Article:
contrast is startling. The picture is only held together by its outline, by
its green background and by the two rectangles on either side, although
they are painted in complementary colours.
| "The Silence of the Hams"
oil on hardboard h63 x w60cm,
This still life of meat was painted over a (poor) copy of Rembrandt's
famous "Men of Emmaus". I put gesso over the copy except for three heads.
These heads now appear in my painting as marks of origin or approval of
meat. I first painted over everything including the frame with wild brush
strokes. The meat is after a photograph in an Albert Heijn advertisement,
done in a photo-realistic way. Rather than paint a rail for the meat hooks
to hang from, I used the frame which was already part of the painting
anyway. In this way I could suspend the picture from its own frame. I don't
think anybody has done something weird like this before. The title is
obviously a pun on "The Silence of the Lambs", Thomas Harris' horror novel
on a serial killer. You can argue that we humans are all serial killers (of
cows, pigs, chickens, etc.), except perhaps for vegetarians. But you do not
hear much about that, not from the hams anyway.
| "The Keys"
oil on plywood h40 x w59cm,
It was probably a photograph of workers on strike behind a gate in Gdansk
that triggered this painting. I have now lost the photograph, so I cannot
check it anymore. The keys are of my own garage (left) and my front door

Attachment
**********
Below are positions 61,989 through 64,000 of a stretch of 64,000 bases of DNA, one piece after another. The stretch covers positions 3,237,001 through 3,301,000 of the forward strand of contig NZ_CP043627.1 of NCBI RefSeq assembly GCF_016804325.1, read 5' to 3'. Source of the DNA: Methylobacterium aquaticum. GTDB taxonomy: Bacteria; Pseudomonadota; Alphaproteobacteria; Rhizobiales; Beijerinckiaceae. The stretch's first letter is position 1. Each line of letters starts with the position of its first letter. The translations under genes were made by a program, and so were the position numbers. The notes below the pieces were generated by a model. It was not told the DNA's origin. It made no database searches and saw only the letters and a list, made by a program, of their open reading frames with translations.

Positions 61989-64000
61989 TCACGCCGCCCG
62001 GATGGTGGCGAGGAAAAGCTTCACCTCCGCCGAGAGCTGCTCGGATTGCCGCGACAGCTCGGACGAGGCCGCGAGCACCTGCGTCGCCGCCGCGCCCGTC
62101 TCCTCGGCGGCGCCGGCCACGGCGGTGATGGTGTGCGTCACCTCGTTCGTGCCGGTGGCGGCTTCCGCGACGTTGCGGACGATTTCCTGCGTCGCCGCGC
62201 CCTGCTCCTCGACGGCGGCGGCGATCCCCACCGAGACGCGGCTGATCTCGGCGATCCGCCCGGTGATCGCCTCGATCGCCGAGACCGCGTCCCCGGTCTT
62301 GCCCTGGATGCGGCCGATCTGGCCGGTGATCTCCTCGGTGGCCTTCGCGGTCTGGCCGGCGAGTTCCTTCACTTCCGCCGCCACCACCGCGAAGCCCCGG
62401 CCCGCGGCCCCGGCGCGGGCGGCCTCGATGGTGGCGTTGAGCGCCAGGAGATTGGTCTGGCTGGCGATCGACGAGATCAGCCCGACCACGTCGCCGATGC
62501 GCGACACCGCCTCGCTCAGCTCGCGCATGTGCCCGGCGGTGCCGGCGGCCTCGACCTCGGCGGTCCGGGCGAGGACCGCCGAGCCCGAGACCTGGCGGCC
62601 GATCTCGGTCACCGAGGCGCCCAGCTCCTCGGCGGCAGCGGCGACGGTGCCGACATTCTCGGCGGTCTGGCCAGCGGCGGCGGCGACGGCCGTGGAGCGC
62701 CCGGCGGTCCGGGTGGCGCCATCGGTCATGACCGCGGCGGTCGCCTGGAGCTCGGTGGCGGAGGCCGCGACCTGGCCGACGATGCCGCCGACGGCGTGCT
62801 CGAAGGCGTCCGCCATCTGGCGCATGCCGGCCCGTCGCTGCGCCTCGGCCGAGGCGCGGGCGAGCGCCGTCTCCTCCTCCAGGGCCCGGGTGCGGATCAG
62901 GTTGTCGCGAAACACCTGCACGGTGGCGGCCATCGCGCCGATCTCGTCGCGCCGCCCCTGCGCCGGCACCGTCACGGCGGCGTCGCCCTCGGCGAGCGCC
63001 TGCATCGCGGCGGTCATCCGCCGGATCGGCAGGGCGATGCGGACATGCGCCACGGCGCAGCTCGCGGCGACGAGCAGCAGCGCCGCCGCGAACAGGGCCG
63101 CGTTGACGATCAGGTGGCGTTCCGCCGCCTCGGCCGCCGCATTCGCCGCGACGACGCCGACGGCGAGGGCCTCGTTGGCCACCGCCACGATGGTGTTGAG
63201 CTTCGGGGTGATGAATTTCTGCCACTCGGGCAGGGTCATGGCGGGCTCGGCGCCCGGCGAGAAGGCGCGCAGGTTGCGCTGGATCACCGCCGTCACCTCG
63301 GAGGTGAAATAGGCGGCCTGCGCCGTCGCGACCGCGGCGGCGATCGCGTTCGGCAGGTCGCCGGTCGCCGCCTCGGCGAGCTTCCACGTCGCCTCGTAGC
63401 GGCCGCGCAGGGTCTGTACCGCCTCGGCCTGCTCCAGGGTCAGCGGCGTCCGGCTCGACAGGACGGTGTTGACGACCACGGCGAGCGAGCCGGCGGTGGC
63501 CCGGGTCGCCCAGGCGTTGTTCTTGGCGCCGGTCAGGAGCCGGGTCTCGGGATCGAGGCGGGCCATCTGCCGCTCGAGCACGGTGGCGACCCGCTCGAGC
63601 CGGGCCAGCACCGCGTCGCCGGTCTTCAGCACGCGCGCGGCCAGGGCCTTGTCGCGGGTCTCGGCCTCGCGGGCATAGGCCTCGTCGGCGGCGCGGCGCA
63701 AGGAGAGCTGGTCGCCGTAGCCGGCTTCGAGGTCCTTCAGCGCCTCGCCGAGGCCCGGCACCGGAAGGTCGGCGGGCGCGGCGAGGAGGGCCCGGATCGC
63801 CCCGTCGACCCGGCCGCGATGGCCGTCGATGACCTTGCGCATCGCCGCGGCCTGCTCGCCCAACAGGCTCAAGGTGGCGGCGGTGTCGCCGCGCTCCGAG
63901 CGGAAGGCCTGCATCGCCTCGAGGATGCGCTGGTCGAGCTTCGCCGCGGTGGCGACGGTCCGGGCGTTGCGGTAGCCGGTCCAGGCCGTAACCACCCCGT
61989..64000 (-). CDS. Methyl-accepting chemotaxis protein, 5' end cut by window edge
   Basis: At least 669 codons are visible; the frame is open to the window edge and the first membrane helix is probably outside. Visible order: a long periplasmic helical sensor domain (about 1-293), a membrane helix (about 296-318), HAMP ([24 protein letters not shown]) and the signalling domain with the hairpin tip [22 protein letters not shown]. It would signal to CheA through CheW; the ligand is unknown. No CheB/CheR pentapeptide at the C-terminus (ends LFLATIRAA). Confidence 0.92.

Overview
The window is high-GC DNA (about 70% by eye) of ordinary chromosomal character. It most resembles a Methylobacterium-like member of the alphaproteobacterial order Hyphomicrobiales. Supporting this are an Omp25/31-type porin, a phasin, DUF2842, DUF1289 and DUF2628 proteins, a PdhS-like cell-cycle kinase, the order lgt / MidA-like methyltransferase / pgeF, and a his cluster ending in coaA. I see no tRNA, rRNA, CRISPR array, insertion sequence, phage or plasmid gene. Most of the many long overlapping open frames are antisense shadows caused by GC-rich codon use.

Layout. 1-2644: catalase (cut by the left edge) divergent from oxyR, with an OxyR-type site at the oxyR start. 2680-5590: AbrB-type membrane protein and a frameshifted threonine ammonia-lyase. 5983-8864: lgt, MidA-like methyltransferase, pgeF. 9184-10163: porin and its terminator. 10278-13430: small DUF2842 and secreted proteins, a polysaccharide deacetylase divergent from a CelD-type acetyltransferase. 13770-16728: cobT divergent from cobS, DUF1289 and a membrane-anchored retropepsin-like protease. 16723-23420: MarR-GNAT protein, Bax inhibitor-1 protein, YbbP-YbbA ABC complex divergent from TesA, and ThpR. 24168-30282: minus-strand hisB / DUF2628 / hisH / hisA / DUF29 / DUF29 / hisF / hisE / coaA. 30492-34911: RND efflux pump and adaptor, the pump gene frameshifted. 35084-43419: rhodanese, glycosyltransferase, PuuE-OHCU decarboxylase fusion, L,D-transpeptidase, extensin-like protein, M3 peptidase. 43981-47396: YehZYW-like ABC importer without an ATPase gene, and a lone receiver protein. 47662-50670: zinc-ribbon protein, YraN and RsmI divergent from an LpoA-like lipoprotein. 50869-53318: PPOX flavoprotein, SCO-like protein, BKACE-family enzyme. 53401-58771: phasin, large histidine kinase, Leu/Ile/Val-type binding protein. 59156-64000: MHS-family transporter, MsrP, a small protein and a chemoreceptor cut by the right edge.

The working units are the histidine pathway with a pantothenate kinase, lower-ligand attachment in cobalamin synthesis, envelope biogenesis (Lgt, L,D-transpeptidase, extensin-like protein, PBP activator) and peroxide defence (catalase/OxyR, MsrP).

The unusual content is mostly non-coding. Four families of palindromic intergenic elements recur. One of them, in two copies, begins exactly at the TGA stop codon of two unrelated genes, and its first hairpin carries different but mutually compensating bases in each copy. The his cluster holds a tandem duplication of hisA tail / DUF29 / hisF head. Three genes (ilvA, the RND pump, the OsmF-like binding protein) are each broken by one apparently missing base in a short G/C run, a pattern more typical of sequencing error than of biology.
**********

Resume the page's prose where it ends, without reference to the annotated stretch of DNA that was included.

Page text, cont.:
(middle) and the one on the right is one with an interesting shape that I
chanced upon. All elements contribute to the theme of (lack of) freedom,
being locked in or out, impediments, finding a way out where there is a
barrier, etc. The keys to the problem are in sight but not within reach.
One person is reading something and two other cling to what appear the bars
of a fence. We await the next move.
oil on plywood h59 x w76cm,
oil on canvas h64 x w84cm,
A slight resemblance of form between bottles and shoulders inspired this picture. It is a dream-like picture, in which you are not sure whether you see something correctly or not. Is it a bottle or is it a man, or perhaps both? Do I see bands and gown there on the left? And who is that man in the middle with the Mona Lisa smile? He may be the bartender you saw last, or perhaps the policeman who locked you up to get sober again.